The documents released by the Justice Department reveal that at the time of the attacks, Ivins had been the “sole custodian” of a “large flask of highly purified anthrax spores that possess certain genetic mutations identical to the anthrax used in the attacks” since its creation in 1997.
But Kemp said that more than 100 people on the base had access to the material.
“They make this statement that he was the sole custodian like the thing was locked up, which is not true,” Kemp said. “Anyone who wanted it could go in and get it and leave. There were no restrictions, no surveillance, no security guard. It’s sort of an amazing situation for a pathogen lab containing multiple kinds of stuff, all of which is totally toxic and poisonous.”
The documents allege that Ivins sought to mislead investigators, claiming the anthrax used in the attacks was different from the batch maintained in his laboratory and giving them false samples of anthrax from his laboratory. They also say Ivins had mental health issues and sent a suspicious e-mail a few days before the anthrax attacks with similar wording to the laced letters.
But Kemp said it is actually government officials who are making misleading statements and failing to mention that Ivins passed two polygraph tests in 2002.
“He submitted proper samples in February,” he said. “The government lost one, and the other was sent to a lab in New Mexico, and the government can trace it right back to his lab.”
The documents also show Ivins logged long evening shifts in mid-September 2001 and early October 2001. The anthrax letters were postmarked Sept. 18, 2001 and Oct. 9, 2001. The documents say Ivins was unable to provide investigators with an “adequate explanation for his late night laboratory work hours around the time.”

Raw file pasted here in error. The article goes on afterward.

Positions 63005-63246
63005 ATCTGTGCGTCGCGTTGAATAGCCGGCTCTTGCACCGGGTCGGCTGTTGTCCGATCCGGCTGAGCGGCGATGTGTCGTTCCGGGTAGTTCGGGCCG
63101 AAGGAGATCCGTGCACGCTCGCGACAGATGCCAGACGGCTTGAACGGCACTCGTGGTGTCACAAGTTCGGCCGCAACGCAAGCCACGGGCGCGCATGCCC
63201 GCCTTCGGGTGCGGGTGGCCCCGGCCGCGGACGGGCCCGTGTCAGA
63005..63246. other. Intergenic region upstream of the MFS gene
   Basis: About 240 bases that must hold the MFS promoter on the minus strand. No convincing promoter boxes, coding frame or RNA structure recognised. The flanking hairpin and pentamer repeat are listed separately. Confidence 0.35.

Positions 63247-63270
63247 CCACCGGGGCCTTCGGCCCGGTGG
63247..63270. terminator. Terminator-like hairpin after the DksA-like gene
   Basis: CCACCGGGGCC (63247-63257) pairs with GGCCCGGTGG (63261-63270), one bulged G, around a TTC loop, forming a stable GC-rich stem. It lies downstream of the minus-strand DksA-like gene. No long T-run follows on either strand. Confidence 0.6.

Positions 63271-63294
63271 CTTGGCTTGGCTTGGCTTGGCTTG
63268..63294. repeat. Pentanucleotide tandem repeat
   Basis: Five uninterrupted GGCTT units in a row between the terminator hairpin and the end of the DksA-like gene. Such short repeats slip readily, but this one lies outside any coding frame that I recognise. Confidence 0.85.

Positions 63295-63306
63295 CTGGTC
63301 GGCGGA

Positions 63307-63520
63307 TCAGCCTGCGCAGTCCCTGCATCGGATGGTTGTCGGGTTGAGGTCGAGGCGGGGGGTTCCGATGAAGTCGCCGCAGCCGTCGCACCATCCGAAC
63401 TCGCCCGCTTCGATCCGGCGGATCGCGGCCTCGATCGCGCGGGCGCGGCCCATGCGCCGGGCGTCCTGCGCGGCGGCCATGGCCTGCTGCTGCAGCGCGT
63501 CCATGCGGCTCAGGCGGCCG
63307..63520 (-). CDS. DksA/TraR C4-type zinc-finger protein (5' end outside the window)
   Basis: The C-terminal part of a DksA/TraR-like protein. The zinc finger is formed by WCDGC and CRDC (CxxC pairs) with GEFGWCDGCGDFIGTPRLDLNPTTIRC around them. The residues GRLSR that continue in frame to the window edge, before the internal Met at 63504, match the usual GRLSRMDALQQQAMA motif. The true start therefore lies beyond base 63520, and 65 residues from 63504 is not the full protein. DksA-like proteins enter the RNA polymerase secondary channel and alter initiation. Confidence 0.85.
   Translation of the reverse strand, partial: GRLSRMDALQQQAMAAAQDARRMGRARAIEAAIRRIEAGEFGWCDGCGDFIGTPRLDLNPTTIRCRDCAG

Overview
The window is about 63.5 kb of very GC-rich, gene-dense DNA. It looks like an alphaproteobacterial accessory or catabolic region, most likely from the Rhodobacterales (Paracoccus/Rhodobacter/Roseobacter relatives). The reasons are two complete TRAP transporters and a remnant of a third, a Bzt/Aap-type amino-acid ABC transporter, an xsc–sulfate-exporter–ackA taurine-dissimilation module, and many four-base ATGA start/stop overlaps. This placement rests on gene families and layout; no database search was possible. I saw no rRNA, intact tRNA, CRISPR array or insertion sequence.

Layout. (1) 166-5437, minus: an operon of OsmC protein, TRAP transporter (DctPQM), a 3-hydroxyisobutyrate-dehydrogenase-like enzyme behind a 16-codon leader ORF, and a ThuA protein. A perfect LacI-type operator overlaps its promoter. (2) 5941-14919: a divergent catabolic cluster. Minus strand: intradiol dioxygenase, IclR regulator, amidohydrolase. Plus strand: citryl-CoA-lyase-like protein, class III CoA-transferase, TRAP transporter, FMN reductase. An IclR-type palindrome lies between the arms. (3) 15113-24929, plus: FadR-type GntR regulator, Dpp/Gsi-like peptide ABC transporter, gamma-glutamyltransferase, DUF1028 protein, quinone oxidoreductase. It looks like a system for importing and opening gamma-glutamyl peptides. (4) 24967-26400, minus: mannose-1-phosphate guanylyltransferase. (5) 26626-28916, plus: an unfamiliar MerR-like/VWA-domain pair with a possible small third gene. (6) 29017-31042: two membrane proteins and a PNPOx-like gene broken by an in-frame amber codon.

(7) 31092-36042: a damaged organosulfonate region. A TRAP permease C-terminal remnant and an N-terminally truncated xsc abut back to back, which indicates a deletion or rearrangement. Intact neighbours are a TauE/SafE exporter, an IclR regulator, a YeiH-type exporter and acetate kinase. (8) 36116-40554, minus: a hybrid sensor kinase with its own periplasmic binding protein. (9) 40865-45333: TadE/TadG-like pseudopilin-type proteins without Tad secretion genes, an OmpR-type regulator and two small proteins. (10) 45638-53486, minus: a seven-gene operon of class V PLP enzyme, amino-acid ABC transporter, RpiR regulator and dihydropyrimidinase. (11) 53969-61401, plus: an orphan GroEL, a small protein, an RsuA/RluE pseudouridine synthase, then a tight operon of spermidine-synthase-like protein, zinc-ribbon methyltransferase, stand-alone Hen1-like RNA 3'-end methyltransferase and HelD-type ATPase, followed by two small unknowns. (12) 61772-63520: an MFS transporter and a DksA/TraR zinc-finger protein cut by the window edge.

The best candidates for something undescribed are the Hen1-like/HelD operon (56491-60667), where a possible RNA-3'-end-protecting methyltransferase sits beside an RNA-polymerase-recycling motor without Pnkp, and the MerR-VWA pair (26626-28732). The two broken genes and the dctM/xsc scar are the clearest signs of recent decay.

Investigators also determined the envelopes that held the letters were bought from a post office in Maryland or Virginia. Of the 16 laboratories in the country that had virulent anthrax strains like the ones in the mailings, Ivins’ lab was the only one located in either state.
Kemp countered that “millions of people” could have bought those envelopes all over Maryland and Virginia.
During a July search of Ivins’ home, Kemp said officials did not recover a “single thing” except for unmailed letters to members of Congress and a copy of the book “The Plague” by Albert Camus.
They also recovered some ammunition, but Kemp said they had also seen that ammunition during a November search of the home and decided to leave it. Kemp said they found no traces of anthrax and nothing incriminating on any of Ivins’ four computers.
Kemp emphasized the lack of physical evidence. “All they’ve found is unmailed letters and a book,” he said. “I really hope that’s not proof beyond a reasonable doubt.”